Africa notes success with meningitis vaccine, some others

Map of meningitis belt in Africa
Map of meningitis belt in Africa

Africa's "meningitis belt.", CDC

Representatives from 26 countries in Africa's "meningitis belt" met yesterday in Addis Ababa, Ethiopia, to celebrate the fact that vaccination campaigns have nearly eliminated serogroup A meningitis cases on the continent, according to a World Health Organization (WHO) press release.

And a related report from the WHO Regional Office for Africa and the Eastern Mediterranean Region yesterday details childhood immunization successes and setbacks over the past 15 years on the African continent.

Meningitis vaccine success

The Meningitis Vaccine Project (MVP) Closure Conference yesterday addressed developments since MVP was formed in 2001 to lead the development of a meningitis A vaccine specifically for use in Africa's meningitis belt, which stretches from West Africa across the continent to Ethiopia (see image above). Since 2008, the GAVI Alliance has distributed $367 million to fund mass vaccination programs in high-risk countries.

The meningitis A vaccine MenAfriVac, manufactured by the Serum Institute of India Private Ltd., was introduced in Burkina Faso in 2010. Since then, 16 countries have conducted mass MenAfriVac vaccination campaigns, resulting in the immunization of more than 235 million children and young adults.

The remaining 10 meningitis belt countries plan to hold mass immunization activities nationwide or in high-risk areas in the next 2 years. Meningitis cases in Africa have decreased from more than 250,000 during a 1996 outbreak to 80 cases in 2015, a decline attributed to mass vaccination campaigns in meningitis belt countries, the WHO said.

Unlike previous meningitis A vaccines, MenAfriVac protects young children, offers long-term protection, and can be used before an epidemic begins. The vaccine costs less than $0.50 per dose, does not require constant refrigeration, and offers some protection against tetanus.

Meningitis vaccination coverage needs to be sustained, or countries could see meningitis A epidemics begin again within 15 years, the WHO said. "To sustain the protection that has been afforded to date against meningitis A, all at-risk countries must finish conducting vaccination campaigns and begin incorporating the vaccine into routine childhood immunization programs," said Matshidiso Moeti, MB, MSc, WHO regional director for Africa.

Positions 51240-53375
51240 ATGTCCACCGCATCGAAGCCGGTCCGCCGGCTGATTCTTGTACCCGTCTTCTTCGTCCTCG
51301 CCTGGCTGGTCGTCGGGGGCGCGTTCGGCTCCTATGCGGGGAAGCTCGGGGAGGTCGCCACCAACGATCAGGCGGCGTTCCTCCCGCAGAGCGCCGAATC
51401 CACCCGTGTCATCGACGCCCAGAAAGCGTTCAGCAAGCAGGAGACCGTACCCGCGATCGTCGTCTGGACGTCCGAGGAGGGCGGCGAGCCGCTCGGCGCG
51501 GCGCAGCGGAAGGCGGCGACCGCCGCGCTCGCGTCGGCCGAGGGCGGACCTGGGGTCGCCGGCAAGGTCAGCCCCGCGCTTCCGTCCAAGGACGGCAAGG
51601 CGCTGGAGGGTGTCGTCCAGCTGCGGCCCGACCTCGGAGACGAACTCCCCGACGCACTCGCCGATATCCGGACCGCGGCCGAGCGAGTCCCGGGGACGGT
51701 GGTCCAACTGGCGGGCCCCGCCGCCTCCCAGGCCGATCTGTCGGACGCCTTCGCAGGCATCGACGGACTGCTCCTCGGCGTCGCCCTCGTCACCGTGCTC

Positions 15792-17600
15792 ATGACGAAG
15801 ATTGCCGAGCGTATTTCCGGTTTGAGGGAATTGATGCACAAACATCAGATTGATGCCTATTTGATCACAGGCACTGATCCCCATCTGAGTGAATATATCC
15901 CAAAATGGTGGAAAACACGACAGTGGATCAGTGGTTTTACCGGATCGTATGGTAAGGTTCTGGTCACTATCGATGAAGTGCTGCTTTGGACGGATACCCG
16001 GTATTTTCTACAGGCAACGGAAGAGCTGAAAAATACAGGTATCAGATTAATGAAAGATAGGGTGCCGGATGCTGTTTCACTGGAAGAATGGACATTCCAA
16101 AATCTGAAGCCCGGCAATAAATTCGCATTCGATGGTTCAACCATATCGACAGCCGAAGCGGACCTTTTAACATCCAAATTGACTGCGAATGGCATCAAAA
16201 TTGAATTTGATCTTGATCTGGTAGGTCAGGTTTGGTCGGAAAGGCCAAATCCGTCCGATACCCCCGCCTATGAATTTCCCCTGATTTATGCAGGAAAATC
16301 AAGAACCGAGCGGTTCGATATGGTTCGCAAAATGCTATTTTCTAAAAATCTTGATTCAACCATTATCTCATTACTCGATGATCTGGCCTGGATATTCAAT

The GAVI Alliance is allocating financial support for integration of MenAfriVac into routine childhood immunization programs, the WHO said. Eight countries have already applied for funding, and the remaining 18 meningitis belt nations are expected to apply within the next several years.

Though the reductions in meningitis A cases along the meningitis belt are promising, African countries still report cases and epidemics related to other meningitis serogroups, most prominently meningitis W and C, the WHO said. In response to this need and to insufficient vaccine supplies to target these serogroups, MenAfriVac's manufacturer is beginning clinical trials on a pentavalent meningitis vaccine that will target serogroups A, C, W, X, and Y.

Childhood vaccine successes, challenges

In a separate news release related to the Addis Ababa meeting, the WHO's African office noted that, although the continent has seen some successes with childhood vaccines, one in five children on the continent still do not receive life-saving immunizations. Moeti called that rate "unacceptable."

Successes consist of an increase in diphtheria-tetanus-pertussis (DTP3) vaccine coverage from 57% in 2000 to 80% in 2014, an 86% decrease in measles deaths between 2000 and 2014, and the introduction of pneumococcal conjugate and rotavirus vaccines, the agency said.

Setbacks include low rates of second-dose coverage for measles-containing vaccine (19%); poor coverage of DTP3 vaccine in children (one in five are not immunized); and widespread cases of measles, rubella, and neonatal tetanus.

The WHO attributes many of the setbacks to fragile health systems and national crises, calling for long-term domestic commitment to childhood immunization programs. It published a full report on immunization in Africa.

In a WHO related commentary this week, Moeti and Ala Alwan, MD, WHO regional director for the Eastern Mediterranean, wrote, "Africa has an incredible opportunity to provide a better life for each and every child—and we know exactly how to seize it: provide universal access to immunization across the continent to protect them from vaccine preventable diseases."

See also:

Feb 23 WHO meningitis press release

Feb 23 WHO childhood immunization press release

Feb 23 WHO immunization report

Feb 22 WHO commentary by Moeti and Alwan

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